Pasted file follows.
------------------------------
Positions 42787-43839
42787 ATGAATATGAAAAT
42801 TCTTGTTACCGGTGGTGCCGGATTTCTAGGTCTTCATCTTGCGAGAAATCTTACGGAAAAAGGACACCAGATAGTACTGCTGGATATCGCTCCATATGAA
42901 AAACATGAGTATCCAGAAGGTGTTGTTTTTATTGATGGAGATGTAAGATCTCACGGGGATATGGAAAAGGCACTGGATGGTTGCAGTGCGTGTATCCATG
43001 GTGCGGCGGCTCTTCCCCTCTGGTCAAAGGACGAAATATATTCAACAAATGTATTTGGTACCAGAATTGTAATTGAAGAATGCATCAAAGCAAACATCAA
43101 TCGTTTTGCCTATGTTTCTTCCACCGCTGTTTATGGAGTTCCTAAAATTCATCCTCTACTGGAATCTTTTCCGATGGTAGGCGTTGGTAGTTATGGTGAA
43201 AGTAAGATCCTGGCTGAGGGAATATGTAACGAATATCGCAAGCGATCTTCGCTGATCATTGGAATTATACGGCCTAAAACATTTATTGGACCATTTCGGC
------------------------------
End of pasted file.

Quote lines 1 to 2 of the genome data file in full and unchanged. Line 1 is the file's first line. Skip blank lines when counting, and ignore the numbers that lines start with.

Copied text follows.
Positions 42787-43839
42787 ATGAATATGAAAAT